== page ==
Fake News Concerns Affecting Consumers’ Online Habits

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Over recent years, the words ‘fake news’ has become commonplace, with many accusations over fake news stories coming from the President of the United States, Donald Trump. Since the onset of the digital revolution, many people have taken to online news sites in order to find out what is going on around the world.

However, a recent report has suggested that people are now increasingly shying away from online news sites that are not extremely well known, and some are now favouring other forms of news access such as TV reports and radio rather than online news sites.

Will People Turn to Traditional Media?

As a result of the digital era, people have been going online for all sorts of purposes over recent years from accessing business tools such as Hurdlr tracking software to streaming movies and reading up on the latest news stories. When it comes to the latter, some believe that concerns about fake news could drive people away from internet technology and result in them turning to TV and radio for the latest news.

A recent study was carried out with 2,000 participants, with the aim being to see whether fake news could actually end up saving traditional media. Close to 40 percent of those taking part in the survey said that they were now more wary about clicking on the news that was not from a trusted source. In addition to this, more than 60 percent of those responding said that concerns over fake news had made it more important to access news from sources that had large, dedicated news teams that were known for getting the truth.

Around 44 percent of those taking part in the study also said that they would have greater confidence about accessing news from sites that were clear about their editorial policies. Respondents were also asked about their thoughts on different forms of news media, and the one to come out on top was radio, which was closely followed by TV. This was then followed by traditional print media, with all those below being sources of online news and news feeds via social media.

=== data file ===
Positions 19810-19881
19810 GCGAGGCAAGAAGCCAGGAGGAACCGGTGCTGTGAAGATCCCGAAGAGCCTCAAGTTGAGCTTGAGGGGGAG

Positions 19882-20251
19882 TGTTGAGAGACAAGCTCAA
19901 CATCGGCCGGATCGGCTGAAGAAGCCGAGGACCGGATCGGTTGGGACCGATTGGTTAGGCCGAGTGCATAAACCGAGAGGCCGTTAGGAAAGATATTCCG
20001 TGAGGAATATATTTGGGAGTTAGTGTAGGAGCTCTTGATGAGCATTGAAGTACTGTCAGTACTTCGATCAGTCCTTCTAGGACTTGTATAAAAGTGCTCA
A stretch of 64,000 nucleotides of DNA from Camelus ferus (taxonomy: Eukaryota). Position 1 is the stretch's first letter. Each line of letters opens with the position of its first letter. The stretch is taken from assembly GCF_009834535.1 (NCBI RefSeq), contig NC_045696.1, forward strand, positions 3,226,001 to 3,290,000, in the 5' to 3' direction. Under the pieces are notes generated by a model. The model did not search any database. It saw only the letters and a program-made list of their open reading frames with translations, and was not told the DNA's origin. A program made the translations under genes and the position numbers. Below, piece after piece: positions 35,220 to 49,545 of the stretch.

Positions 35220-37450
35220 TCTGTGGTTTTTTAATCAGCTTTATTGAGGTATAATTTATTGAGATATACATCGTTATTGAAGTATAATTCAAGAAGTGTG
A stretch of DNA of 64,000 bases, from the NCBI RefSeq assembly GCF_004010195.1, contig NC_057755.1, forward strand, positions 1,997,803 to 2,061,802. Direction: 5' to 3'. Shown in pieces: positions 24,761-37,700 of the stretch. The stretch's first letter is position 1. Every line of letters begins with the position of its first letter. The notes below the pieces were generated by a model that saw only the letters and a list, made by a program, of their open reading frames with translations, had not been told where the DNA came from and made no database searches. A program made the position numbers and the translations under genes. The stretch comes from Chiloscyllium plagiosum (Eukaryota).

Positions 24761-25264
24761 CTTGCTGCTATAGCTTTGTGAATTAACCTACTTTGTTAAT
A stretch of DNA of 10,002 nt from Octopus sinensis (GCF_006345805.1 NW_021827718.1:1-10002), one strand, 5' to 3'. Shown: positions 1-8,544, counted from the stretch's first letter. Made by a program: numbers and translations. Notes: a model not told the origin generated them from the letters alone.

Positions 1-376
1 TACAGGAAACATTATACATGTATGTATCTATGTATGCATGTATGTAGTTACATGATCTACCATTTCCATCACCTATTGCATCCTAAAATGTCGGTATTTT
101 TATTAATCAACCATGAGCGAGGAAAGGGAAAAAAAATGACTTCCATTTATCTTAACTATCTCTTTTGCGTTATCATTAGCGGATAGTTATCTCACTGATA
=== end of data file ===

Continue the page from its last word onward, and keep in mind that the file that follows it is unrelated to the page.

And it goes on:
In addition to providing the results of the survey, the report also provided suggestions with regards to how fake news could be dealt with and how consumers could help. This included the ability to flag news that they thought was fake, eliminating the use of clickbait, and more government intervention to create a database of fake news sites. More stringent regulation over social media news was also suggested.

A Return to the Pre-Digital Era?

The questions that many people are now asking themselves is whether fake news concerns could signal a return to the pre-digital era when it comes to accessing news stories. A lot of people these days head online to catch up on the latest breaking news, international and national stories, and specialist news such as business and politics. However, based on the results of this study and the report that has been released, it seems that a lot of people are considering going back to basics.   


  • Editorial Director of the The Fintech Times

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